"Now that a lot of the corporate and industrial jobs have been cut back, the ad agency work provides a whole new arena for Focused. Advertisers will advertise--even during economic downturns--and having Jay come in with that expertise and client base has made up for the loss of some more traditional clients," says Roth. "It's allowed us to expand in spite of the recession."
Formerly the senior audio engineer at Editel, Shilliday's decision to join Focused after the Editel fire was not an easy one. "I looked at virtually every studio in the Bay Area for a new place to call home, and Focused Audio was where I felt my client base would best be served," states Shilliday. "This is not an old converted music studio, or conference rooms dressed up to look like high tech control rooms. These are rooms with extremely accurate stereo imaging, designed and built from the ground up expressly for electronic and digital production. Because the owner is also an engineer, he understands what it takes to do high quality audio work."
Shilliday has over 10 years of mixing experience in commercial music and audio post work in Chicago and San Francisco. His talents were recognized by Editel, who recruited him from Chicago to the Bay Area following a nationwide search. His work for Streeterville Recording in Chicago includes mixing over 20 albums for the Chicago-based blues label Alligator Records, as well David Bromberg's "Sideman Serenade" for Rounder Records and Grammy Winner "Unfinished Business" for Steve Goodman.
Michael Curran of Image Express says, "Now that Jay is back on line in San Francisco I won't be going to Los Angeles anymore, I can stay home and get the service I need right here. Jay's been on the Audiofile for five years and it shows. I haven't seen anyone come close to working as fast and accurately as he does."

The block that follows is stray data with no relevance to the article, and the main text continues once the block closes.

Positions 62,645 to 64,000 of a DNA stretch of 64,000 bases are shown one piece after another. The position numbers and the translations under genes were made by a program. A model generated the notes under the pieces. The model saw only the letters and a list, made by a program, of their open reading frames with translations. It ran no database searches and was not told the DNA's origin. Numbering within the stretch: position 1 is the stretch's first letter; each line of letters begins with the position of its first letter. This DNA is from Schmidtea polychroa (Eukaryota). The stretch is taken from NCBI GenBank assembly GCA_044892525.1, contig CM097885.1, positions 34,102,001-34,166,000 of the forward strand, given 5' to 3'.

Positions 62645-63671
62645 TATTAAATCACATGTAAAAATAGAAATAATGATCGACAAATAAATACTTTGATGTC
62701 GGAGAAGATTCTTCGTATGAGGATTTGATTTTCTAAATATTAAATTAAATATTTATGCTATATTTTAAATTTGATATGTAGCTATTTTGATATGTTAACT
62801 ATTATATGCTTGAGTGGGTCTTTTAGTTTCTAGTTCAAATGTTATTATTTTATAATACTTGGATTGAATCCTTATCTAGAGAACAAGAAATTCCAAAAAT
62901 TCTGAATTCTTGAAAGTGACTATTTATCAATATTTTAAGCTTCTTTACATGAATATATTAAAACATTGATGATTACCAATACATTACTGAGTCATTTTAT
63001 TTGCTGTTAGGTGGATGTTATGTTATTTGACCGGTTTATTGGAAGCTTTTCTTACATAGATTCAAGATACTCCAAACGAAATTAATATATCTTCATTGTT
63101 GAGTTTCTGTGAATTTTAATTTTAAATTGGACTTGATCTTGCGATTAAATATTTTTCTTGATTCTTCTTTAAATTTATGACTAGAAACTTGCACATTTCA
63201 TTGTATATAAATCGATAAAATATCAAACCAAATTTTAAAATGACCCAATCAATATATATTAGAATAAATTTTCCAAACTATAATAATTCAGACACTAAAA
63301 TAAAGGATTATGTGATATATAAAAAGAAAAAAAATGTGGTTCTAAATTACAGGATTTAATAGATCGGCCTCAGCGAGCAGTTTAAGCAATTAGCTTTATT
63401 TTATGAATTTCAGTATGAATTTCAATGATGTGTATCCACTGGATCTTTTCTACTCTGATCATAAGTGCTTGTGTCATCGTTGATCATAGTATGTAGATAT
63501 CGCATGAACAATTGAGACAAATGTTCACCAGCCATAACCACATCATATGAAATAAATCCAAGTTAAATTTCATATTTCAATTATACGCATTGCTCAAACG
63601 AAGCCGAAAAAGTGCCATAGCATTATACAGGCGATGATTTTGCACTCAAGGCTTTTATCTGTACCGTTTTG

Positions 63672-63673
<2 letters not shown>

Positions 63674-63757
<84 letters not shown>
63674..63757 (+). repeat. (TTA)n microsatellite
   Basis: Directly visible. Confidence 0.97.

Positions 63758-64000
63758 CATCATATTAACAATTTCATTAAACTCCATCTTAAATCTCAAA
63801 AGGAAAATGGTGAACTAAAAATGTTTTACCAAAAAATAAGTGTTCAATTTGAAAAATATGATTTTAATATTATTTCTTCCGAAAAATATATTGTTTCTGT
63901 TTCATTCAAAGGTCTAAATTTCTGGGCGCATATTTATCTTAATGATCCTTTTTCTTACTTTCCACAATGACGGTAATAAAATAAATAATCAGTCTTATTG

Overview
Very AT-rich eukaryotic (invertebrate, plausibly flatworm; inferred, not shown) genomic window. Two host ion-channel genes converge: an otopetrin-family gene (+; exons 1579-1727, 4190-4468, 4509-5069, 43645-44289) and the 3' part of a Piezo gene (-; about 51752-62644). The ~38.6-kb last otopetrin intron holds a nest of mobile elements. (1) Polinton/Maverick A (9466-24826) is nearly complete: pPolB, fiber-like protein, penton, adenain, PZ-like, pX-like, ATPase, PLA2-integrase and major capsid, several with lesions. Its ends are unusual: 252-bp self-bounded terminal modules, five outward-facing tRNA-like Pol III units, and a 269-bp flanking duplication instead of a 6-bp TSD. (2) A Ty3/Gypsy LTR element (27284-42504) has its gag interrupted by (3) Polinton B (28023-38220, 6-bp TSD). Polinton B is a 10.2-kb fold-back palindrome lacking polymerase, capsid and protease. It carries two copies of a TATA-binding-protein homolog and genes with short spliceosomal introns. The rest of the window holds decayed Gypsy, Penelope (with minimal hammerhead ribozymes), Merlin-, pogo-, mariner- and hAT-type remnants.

In addition to working with some of the Bay Area's leading ad agencies, including Hal Riney and Partners, Ketchum Advertising, Colossal Pictures, Good Pictures, Image Express, Saatchi and Saatchi/Pacific, Grey Advertising, and Jamison/Cawdrey/Benjamin, Focused is also working on a variety of other projects.
Henry Selick was in recently to direct Danny Elfman in the reading of his voice parts for the Skellington Productions feature, The Nightmare before Christmas. Elfman, known for his music scoring of Beetlejuice, Edward Scisssorhands, Batman, and the Simpsons theme, will also be scoring the feature, which is being produced for Buena Vista Productions.
Richard Childs, Tim Boxell, Shari Glusker, Sandra Kimberly and Rick Trank mixed Museum of Tolerance, a 16-screen laser disc installation. All sound elements were edited on the Audiofile and mixed by Shilliday. Focused Audio is also completing the audio post, including recording of the original score on the feature length comedy, Na Zdrovie, by San Francisco director George Merriweather.
"Everyone at Focused is here because they still love what they're doing," says Roth. "We're excited about the technological changes which are continually ongoing in audio, and how we can apply them to post work in the future. Whatever advances are made, the most important part of our job is realizing the producer's goal. In the future, as now, that means achieving quality, creative results by using the most efficient methods."
Cue Magazine February 1992